Summary

We report the case of a 48-year-old man with thyroid storm associated with fulminant hepatitis and elevated levels of soluble interleukin-2 receptor (sIL-2R). Fatigue, low-grade fever, shortness of breath, and weight loss developed over several months. The patient was admitted to the hospital because of tachycardia-induced heart failure and liver dysfunction. Graves’ disease with heart failure was diagnosed. He was treated with methimazole, inorganic iodide, and a β-blocker. On the day after admission, he became unconscious with a high fever and was transferred to the intensive care unit. Cardiogenic shock with atrial flutter was treated with intra-aortic balloon pumping and cardioversion. Hyperthyroidism decreased over 10 days, but hepatic failure developed. He was diagnosed with thyroid storm accompanied by fulminant hepatitis. Laboratory investigations revealed elevated levels of sIL-2R (9770 U/mL). The fulminant hepatitis was refractory to plasma exchange and plasma filtration with dialysis, and no donors for liver transplantation were available. He died of hemoperitoneum and gastrointestinal hemorrhage due to fulminant hepatitis 62 days after admission. Elevated circulating levels of sIL-2R might be a marker of poor prognosis in thyroid storm with fulminant hepatitis.

Learning points:

  • The prognosis of thyroid storm when fulminant hepatitis occurs is poor.
  • Liver transplantation is the preferred treatment for fulminant hepatitis induced by thyroid storm refractory to plasma exchange.
  • Elevated levels of soluble interleukin-2 receptor might be a marker of poor prognosis in patients with thyroid storm.
Open access

Hui Yi Ng, Divya Namboodiri, Diana Learoyd, Andrew Davidson, Bernard Champion, and Veronica Preda

Summary

Co-secreting thyrotropin/growth hormone (GH) pituitary adenomas are rare; their clinical presentation and long-term management are challenging. There is also a paucity of long-term data. Due to the cell of origin, these can behave as aggressive tumours. We report a case of a pituitary plurihormonal pit-1-derived macroadenoma, with overt clinical hyperthyroidism and minimal GH excess symptoms. The diagnosis was confirmed by pathology showing elevated thyroid and GH axes with failure of physiological GH suppression, elevated pituitary glycoprotein hormone alpha subunit (αGSU) and macroadenoma on imaging. Pre-operatively the patient was rendered euthyroid with carbimazole and underwent successful transphenoidal adenomectomy (TSA) with surgical cure. Histopathology displayed an elevated Ki-67 of 5.2%, necessitating long-term follow-up.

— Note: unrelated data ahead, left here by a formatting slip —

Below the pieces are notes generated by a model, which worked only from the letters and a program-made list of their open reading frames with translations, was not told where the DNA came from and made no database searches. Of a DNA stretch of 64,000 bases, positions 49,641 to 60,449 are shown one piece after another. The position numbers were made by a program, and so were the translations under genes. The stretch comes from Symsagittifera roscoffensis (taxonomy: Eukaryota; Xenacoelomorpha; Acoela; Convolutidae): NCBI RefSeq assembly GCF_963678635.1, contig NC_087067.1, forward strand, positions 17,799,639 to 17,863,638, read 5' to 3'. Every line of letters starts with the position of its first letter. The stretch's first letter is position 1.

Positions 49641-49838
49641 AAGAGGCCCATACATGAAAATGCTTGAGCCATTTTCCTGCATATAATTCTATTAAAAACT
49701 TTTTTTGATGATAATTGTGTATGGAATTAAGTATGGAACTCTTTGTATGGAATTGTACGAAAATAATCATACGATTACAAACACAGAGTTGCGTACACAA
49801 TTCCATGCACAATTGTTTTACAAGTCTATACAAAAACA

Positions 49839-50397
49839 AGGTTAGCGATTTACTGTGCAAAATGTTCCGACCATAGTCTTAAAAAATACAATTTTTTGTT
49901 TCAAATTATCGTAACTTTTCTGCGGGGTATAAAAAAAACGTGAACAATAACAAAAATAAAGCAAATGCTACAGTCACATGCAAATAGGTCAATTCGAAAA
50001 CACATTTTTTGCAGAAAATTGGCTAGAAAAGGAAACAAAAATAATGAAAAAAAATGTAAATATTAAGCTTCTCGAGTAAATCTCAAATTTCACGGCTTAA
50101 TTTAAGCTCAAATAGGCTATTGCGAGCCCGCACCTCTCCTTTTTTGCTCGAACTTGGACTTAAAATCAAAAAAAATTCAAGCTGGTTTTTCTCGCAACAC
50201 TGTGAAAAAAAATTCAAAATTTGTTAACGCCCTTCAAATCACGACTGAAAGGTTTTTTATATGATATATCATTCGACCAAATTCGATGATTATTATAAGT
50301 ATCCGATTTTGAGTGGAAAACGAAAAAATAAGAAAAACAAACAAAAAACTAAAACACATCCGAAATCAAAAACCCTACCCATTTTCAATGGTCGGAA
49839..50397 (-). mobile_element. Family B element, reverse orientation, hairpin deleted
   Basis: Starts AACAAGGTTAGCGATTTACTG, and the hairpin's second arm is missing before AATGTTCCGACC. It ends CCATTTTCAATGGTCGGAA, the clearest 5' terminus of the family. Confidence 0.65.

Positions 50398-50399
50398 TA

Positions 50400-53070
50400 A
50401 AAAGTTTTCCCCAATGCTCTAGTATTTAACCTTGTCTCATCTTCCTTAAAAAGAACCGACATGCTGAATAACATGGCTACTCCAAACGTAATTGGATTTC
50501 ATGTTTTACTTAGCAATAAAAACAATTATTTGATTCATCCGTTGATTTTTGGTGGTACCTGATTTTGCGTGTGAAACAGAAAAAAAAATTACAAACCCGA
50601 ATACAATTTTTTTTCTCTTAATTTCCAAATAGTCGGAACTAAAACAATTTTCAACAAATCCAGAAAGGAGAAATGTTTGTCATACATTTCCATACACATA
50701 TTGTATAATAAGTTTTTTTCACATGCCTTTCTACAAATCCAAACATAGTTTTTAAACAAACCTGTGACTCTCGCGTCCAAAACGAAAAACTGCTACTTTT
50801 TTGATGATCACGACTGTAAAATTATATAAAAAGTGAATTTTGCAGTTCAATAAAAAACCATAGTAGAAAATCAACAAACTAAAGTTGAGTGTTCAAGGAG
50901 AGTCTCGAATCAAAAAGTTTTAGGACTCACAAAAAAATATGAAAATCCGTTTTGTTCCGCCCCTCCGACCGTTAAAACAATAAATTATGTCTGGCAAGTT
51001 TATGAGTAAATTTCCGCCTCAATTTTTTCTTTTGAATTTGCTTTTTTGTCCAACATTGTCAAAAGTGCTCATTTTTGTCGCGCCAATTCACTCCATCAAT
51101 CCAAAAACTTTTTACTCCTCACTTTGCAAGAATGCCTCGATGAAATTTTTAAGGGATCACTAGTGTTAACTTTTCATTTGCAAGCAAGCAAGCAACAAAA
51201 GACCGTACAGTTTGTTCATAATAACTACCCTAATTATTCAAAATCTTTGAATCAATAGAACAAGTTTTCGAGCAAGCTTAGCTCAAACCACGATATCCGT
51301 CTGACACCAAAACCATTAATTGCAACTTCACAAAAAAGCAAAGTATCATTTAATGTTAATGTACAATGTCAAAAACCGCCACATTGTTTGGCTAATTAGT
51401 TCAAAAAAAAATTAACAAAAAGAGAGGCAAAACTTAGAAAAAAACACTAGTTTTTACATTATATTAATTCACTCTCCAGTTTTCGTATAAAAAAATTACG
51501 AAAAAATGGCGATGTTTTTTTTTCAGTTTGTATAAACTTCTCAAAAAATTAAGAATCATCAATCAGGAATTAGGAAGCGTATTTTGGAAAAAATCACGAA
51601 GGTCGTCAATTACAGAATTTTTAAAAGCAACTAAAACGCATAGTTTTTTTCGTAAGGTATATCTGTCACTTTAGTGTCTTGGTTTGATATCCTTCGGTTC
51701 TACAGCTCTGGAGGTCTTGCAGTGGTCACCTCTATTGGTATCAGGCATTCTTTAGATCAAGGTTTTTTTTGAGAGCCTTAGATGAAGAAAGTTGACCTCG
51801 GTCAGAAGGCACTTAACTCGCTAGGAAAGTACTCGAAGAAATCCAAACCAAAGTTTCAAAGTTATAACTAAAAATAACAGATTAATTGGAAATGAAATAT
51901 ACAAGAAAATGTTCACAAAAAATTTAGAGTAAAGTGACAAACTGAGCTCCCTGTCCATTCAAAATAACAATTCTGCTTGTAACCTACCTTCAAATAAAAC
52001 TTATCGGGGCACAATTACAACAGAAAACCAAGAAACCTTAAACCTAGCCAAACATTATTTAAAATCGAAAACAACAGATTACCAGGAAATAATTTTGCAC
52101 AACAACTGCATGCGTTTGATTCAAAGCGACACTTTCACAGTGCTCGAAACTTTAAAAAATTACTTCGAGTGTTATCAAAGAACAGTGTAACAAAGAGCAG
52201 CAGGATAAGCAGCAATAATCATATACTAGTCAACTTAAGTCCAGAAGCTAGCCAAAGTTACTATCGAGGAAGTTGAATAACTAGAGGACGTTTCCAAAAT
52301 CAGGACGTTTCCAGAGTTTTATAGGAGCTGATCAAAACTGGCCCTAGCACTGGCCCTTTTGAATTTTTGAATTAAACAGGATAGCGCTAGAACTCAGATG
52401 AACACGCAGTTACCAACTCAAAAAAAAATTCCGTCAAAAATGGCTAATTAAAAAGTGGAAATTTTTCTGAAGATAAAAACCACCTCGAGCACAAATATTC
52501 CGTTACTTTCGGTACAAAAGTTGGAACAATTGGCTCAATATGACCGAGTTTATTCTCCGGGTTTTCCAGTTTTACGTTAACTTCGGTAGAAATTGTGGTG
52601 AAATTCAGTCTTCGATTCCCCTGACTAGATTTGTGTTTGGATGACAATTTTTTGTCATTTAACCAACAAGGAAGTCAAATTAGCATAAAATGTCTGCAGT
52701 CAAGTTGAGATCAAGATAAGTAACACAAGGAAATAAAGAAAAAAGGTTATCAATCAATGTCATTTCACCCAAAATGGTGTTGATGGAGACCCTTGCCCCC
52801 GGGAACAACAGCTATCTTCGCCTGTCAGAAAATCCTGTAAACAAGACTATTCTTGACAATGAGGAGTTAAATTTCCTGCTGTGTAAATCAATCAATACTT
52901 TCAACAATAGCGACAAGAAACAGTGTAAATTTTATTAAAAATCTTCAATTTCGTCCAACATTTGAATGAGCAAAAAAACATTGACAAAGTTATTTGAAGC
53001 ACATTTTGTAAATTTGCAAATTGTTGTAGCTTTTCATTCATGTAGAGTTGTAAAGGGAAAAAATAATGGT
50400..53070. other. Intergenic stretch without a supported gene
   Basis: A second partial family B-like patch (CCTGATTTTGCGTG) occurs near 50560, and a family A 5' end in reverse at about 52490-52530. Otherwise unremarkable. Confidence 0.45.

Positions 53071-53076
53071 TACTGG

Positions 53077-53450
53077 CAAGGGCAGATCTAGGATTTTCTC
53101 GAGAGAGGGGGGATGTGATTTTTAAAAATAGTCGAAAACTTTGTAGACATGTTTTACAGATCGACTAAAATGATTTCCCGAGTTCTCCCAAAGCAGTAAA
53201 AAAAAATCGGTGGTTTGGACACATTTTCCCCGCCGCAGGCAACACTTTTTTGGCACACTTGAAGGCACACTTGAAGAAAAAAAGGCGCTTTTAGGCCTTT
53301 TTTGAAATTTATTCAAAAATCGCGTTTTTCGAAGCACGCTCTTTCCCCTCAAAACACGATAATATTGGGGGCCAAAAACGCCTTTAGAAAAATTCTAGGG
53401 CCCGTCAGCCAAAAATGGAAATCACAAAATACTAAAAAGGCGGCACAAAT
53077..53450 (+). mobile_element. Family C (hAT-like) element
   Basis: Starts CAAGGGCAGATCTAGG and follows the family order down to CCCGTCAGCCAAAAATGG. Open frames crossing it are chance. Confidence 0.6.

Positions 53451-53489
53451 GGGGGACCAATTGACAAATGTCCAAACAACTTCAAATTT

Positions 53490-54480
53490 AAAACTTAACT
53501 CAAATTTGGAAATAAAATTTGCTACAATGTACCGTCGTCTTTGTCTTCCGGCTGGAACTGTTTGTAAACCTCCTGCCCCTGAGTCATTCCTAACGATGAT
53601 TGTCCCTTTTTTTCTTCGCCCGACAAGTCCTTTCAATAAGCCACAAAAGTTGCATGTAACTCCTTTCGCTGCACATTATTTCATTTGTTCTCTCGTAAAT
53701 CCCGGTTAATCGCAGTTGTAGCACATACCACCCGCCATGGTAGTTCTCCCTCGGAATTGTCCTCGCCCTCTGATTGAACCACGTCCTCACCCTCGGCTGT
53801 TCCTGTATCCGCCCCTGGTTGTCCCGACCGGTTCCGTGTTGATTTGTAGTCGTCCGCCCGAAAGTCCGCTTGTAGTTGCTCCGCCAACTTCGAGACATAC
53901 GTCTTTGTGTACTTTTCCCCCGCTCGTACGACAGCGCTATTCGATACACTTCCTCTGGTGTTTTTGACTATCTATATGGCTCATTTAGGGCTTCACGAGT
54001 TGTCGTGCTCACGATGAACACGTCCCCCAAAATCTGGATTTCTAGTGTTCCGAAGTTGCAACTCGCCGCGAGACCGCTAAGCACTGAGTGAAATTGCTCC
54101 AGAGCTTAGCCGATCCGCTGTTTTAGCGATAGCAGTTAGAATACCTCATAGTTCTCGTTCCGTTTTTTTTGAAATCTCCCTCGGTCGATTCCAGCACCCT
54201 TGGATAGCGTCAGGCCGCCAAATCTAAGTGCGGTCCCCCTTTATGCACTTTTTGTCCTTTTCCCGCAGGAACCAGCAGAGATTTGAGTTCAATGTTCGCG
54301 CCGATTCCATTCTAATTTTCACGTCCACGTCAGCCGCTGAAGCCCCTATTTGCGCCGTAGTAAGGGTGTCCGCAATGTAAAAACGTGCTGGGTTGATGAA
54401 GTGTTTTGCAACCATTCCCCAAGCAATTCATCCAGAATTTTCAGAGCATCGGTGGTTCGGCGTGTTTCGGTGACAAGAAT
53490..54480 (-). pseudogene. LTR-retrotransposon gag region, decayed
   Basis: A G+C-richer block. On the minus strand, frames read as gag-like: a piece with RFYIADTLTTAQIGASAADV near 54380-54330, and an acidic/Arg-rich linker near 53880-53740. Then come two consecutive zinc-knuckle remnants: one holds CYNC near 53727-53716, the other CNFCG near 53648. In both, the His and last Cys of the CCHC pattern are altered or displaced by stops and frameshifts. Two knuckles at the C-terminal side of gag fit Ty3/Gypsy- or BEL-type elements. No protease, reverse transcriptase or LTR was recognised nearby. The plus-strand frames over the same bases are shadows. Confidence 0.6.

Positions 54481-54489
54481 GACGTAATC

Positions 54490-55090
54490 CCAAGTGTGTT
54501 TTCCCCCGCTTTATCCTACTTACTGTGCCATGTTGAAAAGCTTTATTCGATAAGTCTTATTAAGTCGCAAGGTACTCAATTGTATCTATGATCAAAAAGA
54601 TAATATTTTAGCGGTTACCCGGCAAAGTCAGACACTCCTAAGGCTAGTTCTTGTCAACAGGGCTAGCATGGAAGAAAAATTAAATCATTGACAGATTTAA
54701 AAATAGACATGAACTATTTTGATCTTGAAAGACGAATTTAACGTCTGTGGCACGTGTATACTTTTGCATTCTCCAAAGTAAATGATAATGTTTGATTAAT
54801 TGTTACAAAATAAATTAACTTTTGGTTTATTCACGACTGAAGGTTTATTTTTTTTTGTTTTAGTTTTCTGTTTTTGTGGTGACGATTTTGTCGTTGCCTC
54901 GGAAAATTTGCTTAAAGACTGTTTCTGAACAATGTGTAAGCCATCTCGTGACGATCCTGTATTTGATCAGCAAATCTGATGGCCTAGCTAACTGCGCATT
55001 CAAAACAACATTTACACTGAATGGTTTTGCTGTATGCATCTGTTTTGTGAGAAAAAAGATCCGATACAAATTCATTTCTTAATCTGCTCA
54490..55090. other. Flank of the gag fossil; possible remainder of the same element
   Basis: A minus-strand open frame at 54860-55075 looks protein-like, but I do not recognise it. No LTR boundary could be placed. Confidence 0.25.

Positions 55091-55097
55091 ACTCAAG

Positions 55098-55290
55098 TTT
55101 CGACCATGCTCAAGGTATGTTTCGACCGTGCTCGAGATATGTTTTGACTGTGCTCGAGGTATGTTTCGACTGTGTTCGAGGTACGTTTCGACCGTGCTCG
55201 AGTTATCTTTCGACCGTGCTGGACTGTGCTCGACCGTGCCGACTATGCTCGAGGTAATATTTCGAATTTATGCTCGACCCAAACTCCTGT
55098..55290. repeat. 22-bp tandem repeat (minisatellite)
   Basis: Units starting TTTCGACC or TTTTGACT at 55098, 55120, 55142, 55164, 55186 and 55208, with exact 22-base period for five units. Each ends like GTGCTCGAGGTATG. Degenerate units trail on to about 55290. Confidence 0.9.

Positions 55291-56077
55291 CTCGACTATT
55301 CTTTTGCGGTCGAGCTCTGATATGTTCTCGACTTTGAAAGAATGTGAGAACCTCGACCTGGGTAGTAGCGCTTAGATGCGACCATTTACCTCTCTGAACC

Learning points:

  • Thyrotropinomas are rare and likely under-diagnosed due to under-recognition of secondary hyperthyroidism.
  • Thyrotropinomas and other plurihormonal pit-1-derived adenomas are more aggressive adenomas according to WHO guidelines.
  • Co-secretion occurs in 30% of thyrotropinomas, requiring diligent investigation and long-term follow-up of complications.
Open access

Kingsley Okolie, Daniel Chen, Raf Ghabrial, and Robert Schmidli

Summary

Multinodular goitre is not associated with eye disease, unless in a rare case of Marine–Lenhart syndrome where it coexists with Grave’s disease. Therefore, other causes of exophthalmos need to be ruled out when the eye disease is seen in a patient with multinodular goitre. Confusion can arise in patients with features suggestive of Graves’ ophthalmopathy in the absence of thyroid-stimulating hormone receptor autoantibodies and no evidence of other causes of exophthalmos. We present a case of multinodular goitre in a patient with exophthalmos which flared up after iodine contrast-based study. A 61-year-old Australian presented with a pre-syncopal attack and was diagnosed with toxic multinodular goitre. At the same time of investigations, to diagnose the possible cause of the pre-syncopal attack, computerised tomographic (CT) coronary artery angiogram was requested by a cardiologist. A few days after the iodine contrast-based imaging test was performed, he developed severe eye symptoms, with signs suggestive of Graves’ orbitopathy. MRI of the orbit revealed features of the disease. Although he had pre-existing eye symptoms, they were not classical of thyroid eye disease. He eventually had orbital decompressive surgery. This case poses a diagnostic dilemma of a possible Graves’ orbitopathy in a patient with multinodular goitre.

Learning points:

  • Graves’ orbitopathy can occur in a patient with normal autothyroid antibodies. The absence of the thyroid antibodies does not rule out the disease in all cases.
  • Graves’ orbitopathy can coexist with multinodular goitre.
  • Iodine-based compounds, in any form, can trigger severe symptoms, on the background of Graves’ eye disease.